Simone Bitton's new documentary, "Wall," opens with long, meandering shots of the Israeli security fence, the great concrete and barbed-wire structure that straddles more than 450 miles of land in Israel's disputed territories.
As the camera lingers on the wall, the disembodied voices of two Israeli children are heard talking to the filmmaker.
"We shoot the Arabs from there," one says of the wall.
"No," says the other. "The Arabs shoot at us."
"Who shoots at whom?" the filmmaker asks them, and they have no answer.
What Bitton tries to establish in this scene, and indeed throughout the rest of the film, is that notions of security are murky and propagandistic (despite the fact that since the construction began on the fence in 2003, the government says that terror attacks were reduced by 90 percent) while what she sees as the devastation of the wall is real. For Bitton and most of her subjects, the wall is something that concurrently, divides friends, separates farmers from their land, creates a prison (of Gaza), ruins the environment and prevents people from getting to work.
Though Bitton interviews both Israelis and Arabs, none of her subjects has been personally affected by the terror attacks that caused the wall to be built in the first place.
Bitton intersperses her interviews with both Israelis and Arabs with excruciating shots of the wall itself -- concrete sections being craned into place, giant bulldozers shoveling gravel, and buffering them all is the ambient soundtrack of machinery and helicopters humming loudly and obnoxiously.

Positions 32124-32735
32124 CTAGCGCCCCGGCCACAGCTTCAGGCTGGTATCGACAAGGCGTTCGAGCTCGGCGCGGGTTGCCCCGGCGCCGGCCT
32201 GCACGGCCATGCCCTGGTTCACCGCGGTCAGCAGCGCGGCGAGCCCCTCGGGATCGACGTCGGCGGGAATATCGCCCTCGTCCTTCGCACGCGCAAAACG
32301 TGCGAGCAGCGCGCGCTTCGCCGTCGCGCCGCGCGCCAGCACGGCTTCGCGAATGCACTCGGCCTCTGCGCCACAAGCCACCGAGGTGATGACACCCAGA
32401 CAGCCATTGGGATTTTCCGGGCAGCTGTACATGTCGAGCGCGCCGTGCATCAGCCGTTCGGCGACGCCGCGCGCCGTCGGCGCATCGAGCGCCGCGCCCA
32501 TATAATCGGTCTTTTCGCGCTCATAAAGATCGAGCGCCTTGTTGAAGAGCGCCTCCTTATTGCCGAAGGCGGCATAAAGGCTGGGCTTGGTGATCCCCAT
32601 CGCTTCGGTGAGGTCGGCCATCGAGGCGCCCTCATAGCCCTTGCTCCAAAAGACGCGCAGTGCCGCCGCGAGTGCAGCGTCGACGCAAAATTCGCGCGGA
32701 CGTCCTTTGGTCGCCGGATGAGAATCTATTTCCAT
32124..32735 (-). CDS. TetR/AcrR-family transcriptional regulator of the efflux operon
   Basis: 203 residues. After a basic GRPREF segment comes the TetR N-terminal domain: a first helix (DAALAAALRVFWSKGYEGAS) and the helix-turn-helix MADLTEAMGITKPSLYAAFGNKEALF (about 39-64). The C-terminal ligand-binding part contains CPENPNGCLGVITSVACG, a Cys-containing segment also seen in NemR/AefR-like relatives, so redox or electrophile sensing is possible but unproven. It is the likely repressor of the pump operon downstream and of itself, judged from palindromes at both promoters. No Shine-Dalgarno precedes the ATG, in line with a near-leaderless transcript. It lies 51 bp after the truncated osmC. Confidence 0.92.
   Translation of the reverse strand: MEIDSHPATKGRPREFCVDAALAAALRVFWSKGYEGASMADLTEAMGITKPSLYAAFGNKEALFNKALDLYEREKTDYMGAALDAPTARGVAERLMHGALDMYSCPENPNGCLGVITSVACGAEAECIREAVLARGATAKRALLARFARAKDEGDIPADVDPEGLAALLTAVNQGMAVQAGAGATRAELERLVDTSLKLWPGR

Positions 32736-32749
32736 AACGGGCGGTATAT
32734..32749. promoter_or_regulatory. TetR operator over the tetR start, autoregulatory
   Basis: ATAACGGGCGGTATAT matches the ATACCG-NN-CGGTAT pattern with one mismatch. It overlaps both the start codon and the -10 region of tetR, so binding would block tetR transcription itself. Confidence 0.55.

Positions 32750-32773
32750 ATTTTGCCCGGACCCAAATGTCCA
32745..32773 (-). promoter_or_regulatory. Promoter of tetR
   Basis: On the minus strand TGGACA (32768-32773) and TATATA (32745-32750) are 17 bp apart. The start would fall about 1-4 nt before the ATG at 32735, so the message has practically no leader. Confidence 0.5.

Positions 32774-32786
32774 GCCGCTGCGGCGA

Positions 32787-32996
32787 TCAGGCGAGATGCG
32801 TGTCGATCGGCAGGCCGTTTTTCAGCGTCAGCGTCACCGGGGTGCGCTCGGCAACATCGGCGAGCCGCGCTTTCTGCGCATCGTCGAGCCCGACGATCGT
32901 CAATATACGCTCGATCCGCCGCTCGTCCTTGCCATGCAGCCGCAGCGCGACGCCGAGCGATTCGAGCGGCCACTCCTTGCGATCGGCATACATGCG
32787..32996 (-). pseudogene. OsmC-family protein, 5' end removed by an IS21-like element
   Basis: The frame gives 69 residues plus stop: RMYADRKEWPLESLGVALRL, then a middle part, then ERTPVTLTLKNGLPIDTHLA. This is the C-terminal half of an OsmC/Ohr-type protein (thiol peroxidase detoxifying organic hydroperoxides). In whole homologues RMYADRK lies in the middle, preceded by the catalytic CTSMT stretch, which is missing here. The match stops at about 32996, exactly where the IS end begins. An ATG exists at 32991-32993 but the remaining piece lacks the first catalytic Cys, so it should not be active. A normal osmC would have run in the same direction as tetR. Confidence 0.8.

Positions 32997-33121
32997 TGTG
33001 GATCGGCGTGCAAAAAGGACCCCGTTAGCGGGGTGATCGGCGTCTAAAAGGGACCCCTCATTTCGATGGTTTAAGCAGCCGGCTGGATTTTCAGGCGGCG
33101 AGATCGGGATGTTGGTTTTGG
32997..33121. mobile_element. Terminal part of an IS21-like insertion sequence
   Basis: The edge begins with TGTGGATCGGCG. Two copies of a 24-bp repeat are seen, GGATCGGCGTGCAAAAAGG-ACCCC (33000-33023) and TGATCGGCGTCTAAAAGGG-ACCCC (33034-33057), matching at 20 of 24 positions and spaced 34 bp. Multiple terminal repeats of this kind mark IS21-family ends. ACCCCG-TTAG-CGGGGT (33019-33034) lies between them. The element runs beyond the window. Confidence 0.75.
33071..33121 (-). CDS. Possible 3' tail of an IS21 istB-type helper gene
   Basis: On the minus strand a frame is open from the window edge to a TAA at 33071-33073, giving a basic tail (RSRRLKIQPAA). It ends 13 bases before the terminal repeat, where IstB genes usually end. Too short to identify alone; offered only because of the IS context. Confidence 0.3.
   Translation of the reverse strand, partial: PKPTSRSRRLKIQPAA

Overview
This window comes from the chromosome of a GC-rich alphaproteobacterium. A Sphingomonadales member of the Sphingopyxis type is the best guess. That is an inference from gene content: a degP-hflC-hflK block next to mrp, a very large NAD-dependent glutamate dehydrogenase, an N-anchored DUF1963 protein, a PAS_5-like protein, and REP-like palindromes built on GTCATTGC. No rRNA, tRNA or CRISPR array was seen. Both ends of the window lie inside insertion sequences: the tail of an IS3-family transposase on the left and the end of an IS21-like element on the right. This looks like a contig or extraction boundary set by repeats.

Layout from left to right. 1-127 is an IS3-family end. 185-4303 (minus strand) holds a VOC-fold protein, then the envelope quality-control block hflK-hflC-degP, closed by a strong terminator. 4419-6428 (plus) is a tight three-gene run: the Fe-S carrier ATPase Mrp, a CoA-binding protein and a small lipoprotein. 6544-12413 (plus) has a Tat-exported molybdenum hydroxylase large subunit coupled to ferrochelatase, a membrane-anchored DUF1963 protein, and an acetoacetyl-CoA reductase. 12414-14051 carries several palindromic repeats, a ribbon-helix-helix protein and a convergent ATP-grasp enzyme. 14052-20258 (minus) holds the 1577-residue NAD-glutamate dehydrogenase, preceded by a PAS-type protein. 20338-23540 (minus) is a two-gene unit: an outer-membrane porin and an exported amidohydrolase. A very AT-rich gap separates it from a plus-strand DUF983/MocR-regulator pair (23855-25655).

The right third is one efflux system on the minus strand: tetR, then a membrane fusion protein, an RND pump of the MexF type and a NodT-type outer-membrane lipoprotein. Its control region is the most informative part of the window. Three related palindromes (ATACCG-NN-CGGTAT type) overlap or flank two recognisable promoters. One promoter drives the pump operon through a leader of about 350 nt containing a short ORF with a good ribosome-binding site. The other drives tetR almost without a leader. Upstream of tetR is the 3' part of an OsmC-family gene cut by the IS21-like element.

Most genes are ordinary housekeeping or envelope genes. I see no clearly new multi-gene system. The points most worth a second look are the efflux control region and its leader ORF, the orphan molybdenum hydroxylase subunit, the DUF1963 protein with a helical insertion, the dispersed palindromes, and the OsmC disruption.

Bitton, a French filmmaker who has made seven other documentaries about the histories and cultures of the Middle East and North Africa, considers herself an "Arab Jew." She said that she made the film because "The very idea of a wall erected between Israelis and Palestinians tore me apart.... I felt this wall would be insurmountable for all the good-willed people like myself, while creating hundreds of new suicide bombers."
Her film, she said, "is an act of resistance [against the wall]"
"I identify myself with [Israel], because I, too, am a Jew and an Arab at one and the same time," Bitton said. "Judaism is part of this country's history, but one day, Israelis must agree to become a little Arabic, too. That day, the walls will come tumbling down."
"Wall" opens in Los Angeles on Sept. 23 at the Laemmle Royal Theatre, 11523 Santa Monica Blvd., West Los Angeles. For more information, call (310) 477-5581 or visit www.laemmle.com.